provide information on the limitations and uncertainties in the Paths
to Closure report.  In doing this, we pointed out limitations and
uncertainties of the report's information that are important for a
reader to keep in mind in using this document.  In describing both
the strengths and limitations of the Paths to Closure report, we
identified the underlying issues that need to be considered when
using Paths to Closure's information for decision-making purposes.
Nevertheless, we made changes to our report to better recognize the
benefits of the Paths to Closure strategy.

2.  While DOE provided guidance on the cost and schedule information
field offices should submit, no standard methodology for estimating
projects' costs was specified.  The guidance DOE cited in its letter
says only, sites should use an appropriate activity based cost
estimating methodology. As we pointed out in our report, some sites
were less experienced than others in preparing cost estimates,
including developing and using cost estimating techniques.  We
revised the report to clarify that DOE headquarters did not specify a
standard methodology that sites should use for estimating cleanup
costs.

3.  The Inspector General's findings involving the seven projects
caused the Inspector General to conclude that there were material
weaknesses with the process DOE used to develop and validate the cost
estimates.  The weaknesses cited by the Inspector General were
serious enough for that office to issue a qualified opinion on DOE's
fiscal year 1998 financial statement.  DOE concurred with the
report's recommendations and indicated that it was actively working
to improve the quality of the process for estimating environmental
liabilities.  In light of that and our own review, we believe that
the reliability of the cost estimates in Paths to Closure is a
limitation that needed to be raised.  In addition, DOE noted in Paths
to Closure that numerous stakeholders had raised concerns about the
quality of the data when commenting on the February 1998 Paths to
Closure draft.  DOE said--and we pointed out in our report--that the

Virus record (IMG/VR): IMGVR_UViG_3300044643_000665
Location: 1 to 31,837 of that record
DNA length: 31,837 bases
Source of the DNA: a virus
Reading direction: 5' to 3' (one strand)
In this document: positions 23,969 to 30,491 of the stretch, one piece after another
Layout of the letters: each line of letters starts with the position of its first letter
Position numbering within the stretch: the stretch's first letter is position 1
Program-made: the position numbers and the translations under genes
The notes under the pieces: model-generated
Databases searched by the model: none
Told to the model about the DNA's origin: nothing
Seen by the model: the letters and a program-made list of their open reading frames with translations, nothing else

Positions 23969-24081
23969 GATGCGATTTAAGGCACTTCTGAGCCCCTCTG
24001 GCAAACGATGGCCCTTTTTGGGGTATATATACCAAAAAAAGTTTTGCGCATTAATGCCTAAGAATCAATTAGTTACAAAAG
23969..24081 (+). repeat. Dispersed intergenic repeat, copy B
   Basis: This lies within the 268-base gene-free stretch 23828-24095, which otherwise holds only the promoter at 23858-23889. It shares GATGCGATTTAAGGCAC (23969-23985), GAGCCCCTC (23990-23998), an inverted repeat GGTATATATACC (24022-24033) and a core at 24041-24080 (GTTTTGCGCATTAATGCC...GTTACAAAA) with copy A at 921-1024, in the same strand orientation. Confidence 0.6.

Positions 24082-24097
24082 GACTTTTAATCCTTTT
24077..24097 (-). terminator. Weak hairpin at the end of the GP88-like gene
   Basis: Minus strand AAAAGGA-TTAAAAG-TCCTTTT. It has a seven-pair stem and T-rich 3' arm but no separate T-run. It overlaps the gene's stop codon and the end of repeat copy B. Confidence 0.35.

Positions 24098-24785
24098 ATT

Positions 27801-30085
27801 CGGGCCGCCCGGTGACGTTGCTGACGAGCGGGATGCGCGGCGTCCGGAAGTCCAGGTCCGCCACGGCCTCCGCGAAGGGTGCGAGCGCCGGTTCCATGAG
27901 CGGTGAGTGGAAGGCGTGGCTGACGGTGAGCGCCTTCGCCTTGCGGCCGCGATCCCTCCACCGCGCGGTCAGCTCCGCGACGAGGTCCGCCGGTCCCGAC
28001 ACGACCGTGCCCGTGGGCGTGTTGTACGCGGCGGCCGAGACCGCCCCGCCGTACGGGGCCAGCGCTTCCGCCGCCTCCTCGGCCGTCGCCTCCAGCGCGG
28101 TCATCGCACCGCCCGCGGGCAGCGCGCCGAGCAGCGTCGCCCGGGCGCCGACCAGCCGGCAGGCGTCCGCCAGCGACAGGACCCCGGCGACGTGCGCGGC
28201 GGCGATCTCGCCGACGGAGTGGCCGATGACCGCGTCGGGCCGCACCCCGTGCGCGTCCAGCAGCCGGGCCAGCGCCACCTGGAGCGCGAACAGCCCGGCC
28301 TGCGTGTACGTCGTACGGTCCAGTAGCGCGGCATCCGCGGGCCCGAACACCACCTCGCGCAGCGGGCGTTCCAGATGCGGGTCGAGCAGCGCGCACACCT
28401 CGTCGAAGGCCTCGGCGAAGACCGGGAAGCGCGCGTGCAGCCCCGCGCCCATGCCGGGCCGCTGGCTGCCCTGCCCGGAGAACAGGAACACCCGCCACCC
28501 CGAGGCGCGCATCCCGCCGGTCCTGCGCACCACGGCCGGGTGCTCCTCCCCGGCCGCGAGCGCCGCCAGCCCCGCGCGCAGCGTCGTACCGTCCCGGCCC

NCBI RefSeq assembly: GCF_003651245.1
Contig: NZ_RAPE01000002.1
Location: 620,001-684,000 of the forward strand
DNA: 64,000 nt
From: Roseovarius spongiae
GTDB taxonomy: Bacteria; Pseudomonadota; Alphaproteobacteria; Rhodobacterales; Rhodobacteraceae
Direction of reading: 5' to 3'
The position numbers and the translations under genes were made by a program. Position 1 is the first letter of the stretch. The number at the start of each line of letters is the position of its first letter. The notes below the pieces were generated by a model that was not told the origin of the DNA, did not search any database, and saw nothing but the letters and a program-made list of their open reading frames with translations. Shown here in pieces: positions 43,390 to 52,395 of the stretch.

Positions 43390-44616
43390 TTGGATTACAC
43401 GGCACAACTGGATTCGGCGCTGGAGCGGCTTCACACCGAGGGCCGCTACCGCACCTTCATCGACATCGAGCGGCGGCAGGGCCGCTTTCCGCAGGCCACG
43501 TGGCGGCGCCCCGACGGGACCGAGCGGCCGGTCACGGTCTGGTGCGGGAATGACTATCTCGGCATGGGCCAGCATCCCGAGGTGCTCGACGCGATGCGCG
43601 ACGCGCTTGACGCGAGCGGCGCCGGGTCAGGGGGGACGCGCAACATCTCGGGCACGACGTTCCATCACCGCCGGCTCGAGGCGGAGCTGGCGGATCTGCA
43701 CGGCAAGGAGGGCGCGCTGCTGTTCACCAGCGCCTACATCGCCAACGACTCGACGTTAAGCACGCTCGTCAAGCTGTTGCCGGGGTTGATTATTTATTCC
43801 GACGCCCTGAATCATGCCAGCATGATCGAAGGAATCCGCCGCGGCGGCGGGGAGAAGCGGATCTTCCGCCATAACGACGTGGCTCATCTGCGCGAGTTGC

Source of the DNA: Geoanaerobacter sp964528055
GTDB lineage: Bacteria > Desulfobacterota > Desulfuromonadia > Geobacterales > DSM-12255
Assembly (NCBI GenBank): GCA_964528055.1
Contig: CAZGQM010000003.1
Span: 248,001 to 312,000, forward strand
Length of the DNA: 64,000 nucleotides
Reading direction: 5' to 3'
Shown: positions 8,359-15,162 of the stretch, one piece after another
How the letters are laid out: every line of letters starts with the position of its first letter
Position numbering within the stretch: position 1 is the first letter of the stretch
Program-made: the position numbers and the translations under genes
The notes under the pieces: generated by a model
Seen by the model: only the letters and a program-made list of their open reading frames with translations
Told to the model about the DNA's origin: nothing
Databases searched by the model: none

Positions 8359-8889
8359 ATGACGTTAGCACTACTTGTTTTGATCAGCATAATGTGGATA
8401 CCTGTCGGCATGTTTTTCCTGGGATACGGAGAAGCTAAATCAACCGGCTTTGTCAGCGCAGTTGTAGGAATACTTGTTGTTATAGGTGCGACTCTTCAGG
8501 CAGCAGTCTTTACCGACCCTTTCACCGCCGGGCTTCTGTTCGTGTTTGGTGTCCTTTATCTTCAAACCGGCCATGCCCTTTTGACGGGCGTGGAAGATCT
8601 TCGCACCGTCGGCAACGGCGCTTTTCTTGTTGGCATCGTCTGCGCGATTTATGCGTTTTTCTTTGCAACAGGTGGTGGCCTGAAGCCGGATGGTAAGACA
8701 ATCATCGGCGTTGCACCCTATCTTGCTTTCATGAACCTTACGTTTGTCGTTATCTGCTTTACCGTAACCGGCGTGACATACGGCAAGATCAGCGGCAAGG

agency is planning to take steps to improve the quality and
consistency of the data.  We added information to our report to
clarify aspects of the Inspector General's findings and the
activities that DOE is planning.

4.  We agree that when cleanup standards are not known, cost
estimates can only be based on assumptions.  However, as we stated in
our report, these assumptions are uncertainties that will likely
result in the Paths to Closure cost and schedule estimates being
revised as more becomes known.  In addition, the majority of DOE's
sites41 of 53are scheduled to be closed by 2006, not in 40 or 50
years as DOE states in its letter.  Some sitesdue to finish their
cleanup work in less than 7 yearsare still negotiating their cleanup
levels.  We cited the West Valley Demonstration Project, due to close
by 2005, as an example of one of the sites for which the level of
cleanup to be achieved is still being negotiated and could range from
no further cleanup to much stricter standards.  Site estimates will
likely be revised as cleanup levels are agreed to.  Therefore, we
noted such situations as an uncertainty in the Paths to Closure
estimates and made no changes to our report as a result of DOE's
comment on this point.

5.  As DOE points out, the $147 billion life cycle estimate includes
an estimated $4 billion in costs associated with activities that will
be required after a site has completed its cleanup work.  In addition
to this amount, one site we contacted estimated its long-term costs
at more than $1.5 billion.  These costs were not included in its
Paths to Closure estimate.  In total, this represents more than $5.5
billion in long-term costs for about 50 percent of DOE's sites, a
figure that is likely to be higher once estimates from all of the
sites are included.  While these costs will be spread over a 20- to
30-year period, we believe that $5.5 billion is a significant cost.
We made no changes to our report as a result of DOE's comments on
this point.

6.  As DOE acknowledges, it faces challenges in trying to meet the
Paths to Closure goals with a $5.75 billion annual funding target.
In addition to the challenges of closing the funding gap between the
sites' needs and the annual funding target described by DOE in Paths
to Closure, we provided information in our report on other
challenges, such as overcoming the tendencies toward delays and cost
increases that major DOE projects have historically experienced.
Because these challenges have potential budget implications, we
pointed them out as limitations that a reader needs to keep in mind
in understanding the costs of the cleanup program.  We made no
changes to our report as a result of DOE's comments on this point.

7.  We were asked to focus on the limitations and uncertainties of
the Paths to Closure report that affect its usefulness.  Although
that was our focus, we also reported on the strategy's strengths.  We
have changed the title of our report to better express this message.

*** End of document. ***